Lost houses of England

We were so interested to read all your comments on our post about Sutton Scarsdale. It’s clear that these derelict or lost houses of England draw passionate interest from many and have left an indelible mark on our national consciousness.

Our family has connections with the lost Rushbrooke Hall in Suffolk. It was a beautiful Tudor building laid out in the shape of an E. My Grandfather once stayed there for a night whilst researching its history. The house was derelict so he took a sleeping bag. This would probably be classed as trespassing today but back then no one cared. In 1961 the house was devastated by fire. We are interested in what happened to the house contents and the portraits of the Jermyn Family that hung there. We think some may now be at Ickworth. At Christchurch Mansion in Ipswich, the portrait in the top middle of this group is known to have hung at Rushbrooke Hall. It depicts Henrietta Jermyn in around 1657 when she was 25. Isn’t she gorgeous!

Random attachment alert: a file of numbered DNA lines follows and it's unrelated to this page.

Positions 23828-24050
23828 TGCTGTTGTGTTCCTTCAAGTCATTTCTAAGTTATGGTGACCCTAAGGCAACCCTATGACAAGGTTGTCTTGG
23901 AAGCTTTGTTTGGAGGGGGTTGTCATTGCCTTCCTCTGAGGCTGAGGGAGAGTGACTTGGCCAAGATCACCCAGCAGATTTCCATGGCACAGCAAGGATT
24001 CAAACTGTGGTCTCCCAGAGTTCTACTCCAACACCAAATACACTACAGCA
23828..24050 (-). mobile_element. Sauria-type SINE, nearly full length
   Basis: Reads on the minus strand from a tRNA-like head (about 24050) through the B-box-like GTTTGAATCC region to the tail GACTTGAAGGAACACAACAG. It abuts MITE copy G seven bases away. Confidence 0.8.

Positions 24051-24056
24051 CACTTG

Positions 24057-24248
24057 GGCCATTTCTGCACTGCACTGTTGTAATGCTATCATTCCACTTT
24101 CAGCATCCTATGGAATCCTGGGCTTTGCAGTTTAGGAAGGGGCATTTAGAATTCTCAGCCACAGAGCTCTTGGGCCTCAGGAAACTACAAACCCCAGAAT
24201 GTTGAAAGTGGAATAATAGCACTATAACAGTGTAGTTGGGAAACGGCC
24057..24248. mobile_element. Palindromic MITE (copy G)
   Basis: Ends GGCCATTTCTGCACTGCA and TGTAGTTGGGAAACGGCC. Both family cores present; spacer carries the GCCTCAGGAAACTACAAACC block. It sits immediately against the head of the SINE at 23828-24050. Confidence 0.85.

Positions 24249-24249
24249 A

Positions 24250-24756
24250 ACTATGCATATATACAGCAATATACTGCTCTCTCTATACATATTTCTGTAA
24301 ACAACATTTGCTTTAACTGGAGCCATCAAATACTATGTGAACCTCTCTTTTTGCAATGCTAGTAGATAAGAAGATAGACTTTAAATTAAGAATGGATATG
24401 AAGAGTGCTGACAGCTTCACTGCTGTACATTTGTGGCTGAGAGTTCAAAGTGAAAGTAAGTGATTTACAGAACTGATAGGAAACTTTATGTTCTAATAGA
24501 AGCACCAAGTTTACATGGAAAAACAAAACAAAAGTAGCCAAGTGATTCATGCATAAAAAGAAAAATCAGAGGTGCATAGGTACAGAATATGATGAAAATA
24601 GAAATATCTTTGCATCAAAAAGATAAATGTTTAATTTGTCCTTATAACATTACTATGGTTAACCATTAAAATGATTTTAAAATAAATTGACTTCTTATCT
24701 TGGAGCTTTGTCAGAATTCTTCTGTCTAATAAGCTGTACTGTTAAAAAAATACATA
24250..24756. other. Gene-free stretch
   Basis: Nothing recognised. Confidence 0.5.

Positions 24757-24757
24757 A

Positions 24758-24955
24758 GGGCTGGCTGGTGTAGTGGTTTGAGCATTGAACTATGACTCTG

I once came across some dinner plates in a local antique shop from Rushbrooke Hall. It seems that the contents of the house may be scattered far and wide. These items may change hands every generation or so but they still give us clues as to what life in these once great houses would have been like.